Recreational mayhem

From ANIMAL PEOPLE, April 1997:

Zimbabwe environment
and tourist minister Chen
Chimuten-gwende said after discussions
on March 8 with French environment
minister Corrine Lepage
that France has eased its former
strong opposition to resumed traffic
in elephant products, and may favor
“controlled” trade in ivory and hunting
trophies in June, when
Zimbabwe hosts this year’s triennial
meeting of the Convention on
International Trade in Engangered
Species. French prime minister
Alain Juppe is an avid hunter.

Hunters called for lynching
Alaskan wildlife consultant
Gordon Haber, who often works
for Friends of Animals, when on
March 5 he released a wolf, previously
radio-collared by the National
Park Service, who had spent at least
three days caught by the foot and
neck in a snare within the Yukon
Charley National Preserve.
Explained FoA president Priscilla
Feral, “Haber was doing wolf/prey
research funded by a coalition of
animal protection and environmental
groups. Efforts by members of the
coalition to enlist officials from the
National Park Service and the
Alaska Department of Fish and
Game to free the wolf failed when
neither agency showed up at the
scene as agreed. The wolf, and four
caribou found dead in snares at the
same site, are the latest known victims
of intensive privately funded
saturation snaring under the Caribou
Calf Protection Program, aimed at
drastically reducing wolf numbers to
increase the caribou available to
human hunters. Paid for by both
individual hunters and hunting
groups, such as the Foundation for
North American Wild Sheep, the
program pays trappers a bounty,” of
about double the usual pelt value for
wolves killed, “and led last year to
dramatically increased killing of
wolves,” Feral said. Saturation
snaring, encouraged by the Alaska
Department of Fish and Game, “is
an ecosystem nightmare,” added
Alaska Wildlife Alliance executive
director Cindy Lowry. “This is the
Alaskan equivalent of high-seas
Russian prime minister
Viktor Chernomyrdin on February
10 confirmed that on January 11 the
governor of Yaroslavl had a helicopter
pad bulldozed near the village
of Rybinsk, and a mile of road built
from the pad to a mother bear’s den,
so that Chernomyrdin could fly in to
“hunt” with his entourage and a dog
pack the next morning. Chernomyrdin
shot the first cub the dogs
drove out. The governor shot the
second. Both repeatedly shot the
mother, but required help to kill her.
The newspapers Ogonyok, Novaya
Gazeta, and The St. Petersburg
Times denounced the killing; staff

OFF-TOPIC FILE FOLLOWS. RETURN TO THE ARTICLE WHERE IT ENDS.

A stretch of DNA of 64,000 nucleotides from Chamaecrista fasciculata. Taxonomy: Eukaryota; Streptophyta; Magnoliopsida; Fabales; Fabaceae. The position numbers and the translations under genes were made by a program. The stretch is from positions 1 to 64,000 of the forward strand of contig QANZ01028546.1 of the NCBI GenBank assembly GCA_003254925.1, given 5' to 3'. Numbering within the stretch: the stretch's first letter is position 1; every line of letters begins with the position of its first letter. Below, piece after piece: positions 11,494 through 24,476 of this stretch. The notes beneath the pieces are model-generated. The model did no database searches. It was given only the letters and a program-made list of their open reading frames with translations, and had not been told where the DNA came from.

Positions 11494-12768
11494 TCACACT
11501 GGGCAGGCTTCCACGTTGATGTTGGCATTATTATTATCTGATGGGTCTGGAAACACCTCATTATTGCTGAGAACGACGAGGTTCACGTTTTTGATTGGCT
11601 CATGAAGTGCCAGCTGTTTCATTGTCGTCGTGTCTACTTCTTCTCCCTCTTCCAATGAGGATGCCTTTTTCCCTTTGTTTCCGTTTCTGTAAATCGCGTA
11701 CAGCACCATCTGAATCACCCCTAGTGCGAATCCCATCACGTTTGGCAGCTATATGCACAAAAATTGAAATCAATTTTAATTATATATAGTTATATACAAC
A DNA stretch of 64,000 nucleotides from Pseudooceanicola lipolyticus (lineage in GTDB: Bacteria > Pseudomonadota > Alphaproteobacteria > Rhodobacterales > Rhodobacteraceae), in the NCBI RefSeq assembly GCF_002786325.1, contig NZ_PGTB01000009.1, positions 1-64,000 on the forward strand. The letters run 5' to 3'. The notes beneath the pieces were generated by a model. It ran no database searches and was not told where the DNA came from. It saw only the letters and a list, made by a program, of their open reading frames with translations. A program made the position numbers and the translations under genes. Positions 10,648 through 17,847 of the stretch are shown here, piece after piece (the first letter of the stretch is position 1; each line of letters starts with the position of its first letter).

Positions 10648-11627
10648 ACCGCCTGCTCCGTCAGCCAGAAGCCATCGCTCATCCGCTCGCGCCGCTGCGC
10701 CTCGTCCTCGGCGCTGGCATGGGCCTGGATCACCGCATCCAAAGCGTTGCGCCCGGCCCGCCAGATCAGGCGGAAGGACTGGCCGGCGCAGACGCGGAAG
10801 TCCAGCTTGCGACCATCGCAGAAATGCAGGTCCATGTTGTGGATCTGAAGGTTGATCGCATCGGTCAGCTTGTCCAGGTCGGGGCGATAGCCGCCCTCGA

at Ogonyok, partially owned by
Russian Security Council deputy
secretary Boris Berezovsky, were
then told they wouldn’t be paid for
two months, but the retaliation was
reportedly rescinded after that hit the
media too. Chernomyrdin defended
himself by reminding critics that
Vladimir Lenin shot cage-reared
birds and rabbits, Leonid Brezhnev
“hunted” boars tied to trees, and
KGB divers hooked fish on Nikita
Krushchev’s line.
Ohio State Inspector
General Richard Ward has reportedly
commenced an inquiry into the
Ohio Department of Natural
Resources’ practice of diverting
state income tax checkoff donations
made for “conservation of endangered
species and other wildlife”
into paying administrative salaries,
including the salaries of bureaucrats
whose work is chiefly promoting
hunting, fishing, and trapping.
Alberta hunters blamed
wolves for a 12% decline in moose
over the past few years––but after a
three-year undercover sting nabbed
29 alleged poachers in December
1995, 27 of whom were eventually
convicted, the moose population
recovered, Alberta Environmental
Protection spokespersons recently
told the Edmonton Sun.
Timber baron Don R.
Johnson, of Spray, Oregon,
reportedly got just a warning on
February 18, after Oregon State
Police and USDA Animal Damage
Control staff caught him strafing
coyotes from a helicopter.
The New York Department
of Environmental Conservation,
subsidizing and advertising
the fur trade, has issued felt hats
with muskrat trim to its 275 fishand-game
officers, at cost of
$9,350. While New York City is the
center of the U.S. fur industry, the
order was placed with Crown Cap
Ltd. of Canada, because no New
York firm submitted a bid.

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